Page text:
It’s rather ironic that a key player in the demise of large bookstore chains is now focusing on that market. The opening of Amazon’s first New York City bookstore in May of this year marked its seventh bricks-and-mortar store in North America with plans for many more. Why is there a sudden shift to the physical — and what does it mean for book publishing industry insiders?
Amazon’s bricks-and-mortar experience
Remember when eReaders became the new big thing and everyone predicted the death of printed books? Or how the convenience of online shopping shook up the retail industry? It turns out the experience of browsing bookshelves and turning the pages of a physical book are still important to readers. But the Amazon Books stores are not your traditional bookstores. It’s more of a hybrid model that combines the giant’s online expertise with the experience and community that physical bookstores offer.
As Amazon Books Vice President Jennifer Cast explained in a CNBC interview, online shopping is about finding products shoppers are already aware of, whereas the bricks-and-mortar stores are all about the browsing experience and the excitement of discovery. If you visit one of Amazon’s stores, you’ll find books grouped by what is popular in a particular area or community and often displayed in groupings that are often recommended together in its online store.
The number of books in these stores is limited because they are shelved with their covers facing out — rather than the spines. Browsing the shelves while using the Amazon app provides an enhanced experience that offers star ratings, reviews, pricing, and shipping options. Amazon Prime users receive discounts just as online members do, which drives membership. All books available in the physical stores have at least a 4-star review or are from best seller lists.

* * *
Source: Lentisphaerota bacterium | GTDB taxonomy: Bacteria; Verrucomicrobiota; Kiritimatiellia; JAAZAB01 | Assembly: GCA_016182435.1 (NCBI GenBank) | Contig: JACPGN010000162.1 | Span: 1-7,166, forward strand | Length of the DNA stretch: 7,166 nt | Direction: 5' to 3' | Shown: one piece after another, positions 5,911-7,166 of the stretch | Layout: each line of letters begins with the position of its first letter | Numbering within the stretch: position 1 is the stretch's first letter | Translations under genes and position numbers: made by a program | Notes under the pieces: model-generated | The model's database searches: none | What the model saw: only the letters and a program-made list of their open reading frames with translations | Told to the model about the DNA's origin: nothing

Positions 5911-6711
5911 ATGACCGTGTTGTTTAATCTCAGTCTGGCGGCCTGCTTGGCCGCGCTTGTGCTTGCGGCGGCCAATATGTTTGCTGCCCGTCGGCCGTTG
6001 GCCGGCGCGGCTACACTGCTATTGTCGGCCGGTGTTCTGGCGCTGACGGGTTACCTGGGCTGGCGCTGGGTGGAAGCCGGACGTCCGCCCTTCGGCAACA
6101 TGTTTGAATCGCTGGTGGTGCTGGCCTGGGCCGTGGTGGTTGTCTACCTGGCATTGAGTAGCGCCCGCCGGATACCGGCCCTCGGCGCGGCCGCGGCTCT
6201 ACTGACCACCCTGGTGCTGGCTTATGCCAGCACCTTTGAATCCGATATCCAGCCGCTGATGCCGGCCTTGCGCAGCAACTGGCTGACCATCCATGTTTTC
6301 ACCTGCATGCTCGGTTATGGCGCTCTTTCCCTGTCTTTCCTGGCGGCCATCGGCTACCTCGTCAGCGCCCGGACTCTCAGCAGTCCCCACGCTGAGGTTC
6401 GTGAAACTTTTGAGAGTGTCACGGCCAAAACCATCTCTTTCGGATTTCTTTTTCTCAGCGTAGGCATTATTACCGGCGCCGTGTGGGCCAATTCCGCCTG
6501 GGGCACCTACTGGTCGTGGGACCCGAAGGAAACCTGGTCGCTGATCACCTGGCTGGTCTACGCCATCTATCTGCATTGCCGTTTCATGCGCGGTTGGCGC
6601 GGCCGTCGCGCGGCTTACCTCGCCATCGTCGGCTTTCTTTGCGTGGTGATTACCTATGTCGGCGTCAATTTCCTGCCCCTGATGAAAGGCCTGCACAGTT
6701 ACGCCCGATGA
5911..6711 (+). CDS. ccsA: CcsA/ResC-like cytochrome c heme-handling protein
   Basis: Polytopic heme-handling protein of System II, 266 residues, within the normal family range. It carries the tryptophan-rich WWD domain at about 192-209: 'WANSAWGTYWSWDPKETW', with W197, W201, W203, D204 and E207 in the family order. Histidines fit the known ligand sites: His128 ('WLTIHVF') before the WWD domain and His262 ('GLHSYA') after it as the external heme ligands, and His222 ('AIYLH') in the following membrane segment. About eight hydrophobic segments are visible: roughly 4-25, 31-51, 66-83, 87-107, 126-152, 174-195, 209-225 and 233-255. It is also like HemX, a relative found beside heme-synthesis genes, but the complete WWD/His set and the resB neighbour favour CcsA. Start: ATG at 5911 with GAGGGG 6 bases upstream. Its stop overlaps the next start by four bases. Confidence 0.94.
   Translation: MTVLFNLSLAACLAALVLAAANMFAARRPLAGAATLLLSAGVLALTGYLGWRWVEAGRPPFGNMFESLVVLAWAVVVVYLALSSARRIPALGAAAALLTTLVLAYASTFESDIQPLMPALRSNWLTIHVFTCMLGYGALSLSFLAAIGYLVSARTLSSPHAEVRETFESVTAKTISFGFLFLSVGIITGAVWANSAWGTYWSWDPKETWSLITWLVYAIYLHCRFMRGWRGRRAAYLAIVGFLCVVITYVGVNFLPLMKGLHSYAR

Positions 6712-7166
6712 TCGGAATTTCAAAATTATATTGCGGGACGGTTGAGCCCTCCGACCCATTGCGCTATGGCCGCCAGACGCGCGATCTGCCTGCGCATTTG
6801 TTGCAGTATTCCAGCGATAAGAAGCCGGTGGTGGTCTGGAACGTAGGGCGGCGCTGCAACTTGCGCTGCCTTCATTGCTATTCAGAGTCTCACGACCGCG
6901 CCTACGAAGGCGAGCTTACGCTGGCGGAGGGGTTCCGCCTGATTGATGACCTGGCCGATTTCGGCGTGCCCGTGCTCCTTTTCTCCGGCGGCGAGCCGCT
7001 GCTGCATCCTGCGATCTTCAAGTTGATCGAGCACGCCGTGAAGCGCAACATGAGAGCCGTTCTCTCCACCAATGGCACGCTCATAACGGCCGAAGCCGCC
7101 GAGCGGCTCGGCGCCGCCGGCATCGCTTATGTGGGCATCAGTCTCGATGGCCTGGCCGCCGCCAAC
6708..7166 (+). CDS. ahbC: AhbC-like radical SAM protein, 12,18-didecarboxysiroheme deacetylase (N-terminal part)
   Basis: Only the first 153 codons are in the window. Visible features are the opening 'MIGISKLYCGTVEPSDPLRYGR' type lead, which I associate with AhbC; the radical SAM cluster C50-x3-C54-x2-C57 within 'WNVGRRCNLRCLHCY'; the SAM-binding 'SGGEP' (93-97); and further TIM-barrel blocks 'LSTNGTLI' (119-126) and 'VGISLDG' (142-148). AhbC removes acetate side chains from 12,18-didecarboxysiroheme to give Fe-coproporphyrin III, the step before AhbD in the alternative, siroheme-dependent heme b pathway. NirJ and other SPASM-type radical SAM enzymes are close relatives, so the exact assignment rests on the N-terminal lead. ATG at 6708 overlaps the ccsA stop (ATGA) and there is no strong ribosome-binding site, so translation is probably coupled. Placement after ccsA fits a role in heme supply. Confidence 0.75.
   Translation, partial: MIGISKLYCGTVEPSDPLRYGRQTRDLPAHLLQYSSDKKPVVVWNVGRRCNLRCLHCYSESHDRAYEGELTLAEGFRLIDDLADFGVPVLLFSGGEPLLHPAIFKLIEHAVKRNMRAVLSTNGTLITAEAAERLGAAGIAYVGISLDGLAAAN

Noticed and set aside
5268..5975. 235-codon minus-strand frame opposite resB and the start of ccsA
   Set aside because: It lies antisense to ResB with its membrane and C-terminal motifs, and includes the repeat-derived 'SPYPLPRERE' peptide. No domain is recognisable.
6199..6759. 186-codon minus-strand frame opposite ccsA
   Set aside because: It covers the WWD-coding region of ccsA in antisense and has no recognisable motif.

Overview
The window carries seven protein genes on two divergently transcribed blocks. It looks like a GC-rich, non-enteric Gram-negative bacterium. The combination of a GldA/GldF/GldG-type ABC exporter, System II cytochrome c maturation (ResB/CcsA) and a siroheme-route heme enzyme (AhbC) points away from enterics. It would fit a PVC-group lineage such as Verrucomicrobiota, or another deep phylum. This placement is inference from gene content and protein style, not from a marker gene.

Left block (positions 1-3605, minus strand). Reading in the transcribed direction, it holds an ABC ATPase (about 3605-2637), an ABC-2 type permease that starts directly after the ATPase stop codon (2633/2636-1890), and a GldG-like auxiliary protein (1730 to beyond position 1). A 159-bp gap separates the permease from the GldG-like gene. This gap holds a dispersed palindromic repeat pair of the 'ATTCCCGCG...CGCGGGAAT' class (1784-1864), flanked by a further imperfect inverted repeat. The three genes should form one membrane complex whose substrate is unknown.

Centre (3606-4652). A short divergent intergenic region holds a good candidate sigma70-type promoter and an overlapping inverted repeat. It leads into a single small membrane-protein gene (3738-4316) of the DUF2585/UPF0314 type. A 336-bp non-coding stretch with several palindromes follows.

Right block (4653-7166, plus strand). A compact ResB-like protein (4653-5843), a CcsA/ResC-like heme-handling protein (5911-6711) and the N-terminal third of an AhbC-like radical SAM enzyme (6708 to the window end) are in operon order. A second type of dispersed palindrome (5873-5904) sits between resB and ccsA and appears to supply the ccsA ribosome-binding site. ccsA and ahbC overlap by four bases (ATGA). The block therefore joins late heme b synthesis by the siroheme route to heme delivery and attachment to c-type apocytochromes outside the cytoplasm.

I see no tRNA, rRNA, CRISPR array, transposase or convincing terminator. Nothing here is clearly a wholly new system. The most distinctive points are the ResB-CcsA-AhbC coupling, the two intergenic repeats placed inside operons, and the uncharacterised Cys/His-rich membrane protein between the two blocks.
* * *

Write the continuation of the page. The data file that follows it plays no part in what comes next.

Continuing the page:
The resurgence of print and indie bookstores
According to the Association of American Publishers, in the first quarter of 2017, revenues for book publishers were $2.33 billion, a 4.9% increase over the first quarter of the previous year. Adult books and higher education course materials were responsible for much of that growth. Another factor is the popularity of graphic novels, standalone works published in visually appealing comic format, the next big “hit” since adult coloring books. They have surged in popularity as can be seen through the increase in comic-book-based feature films.
Another somewhat surprising development is the resurgence of independent bookstores. The eReader appeared on the scene in 1998 amid speculation that it would be the death of print books and indie bookstores. However, according to the American Booksellers Association, the number of indie bookstores has increased by 27% since 2009. People obviously enjoy the experience of browsing bookstores, discovering gems and enjoying a cup of coffee in the company of other avid readers.
What this means for publishers
Amazon’s foray into bricks-and-mortar and the comeback of indie and neighborhood bookstores indicate that print books are alive and well. That’s good for publishers, both large and small. The continued proliferation of eBooks, self-publishing, and print-on-demand will likely require publishers to adapt their strategies and find ways to capitalize on these changes.
From print to eBooks and eCommerce, Sheridan has your book publishing needs covered. Contact your Sheridan representative for a consultation.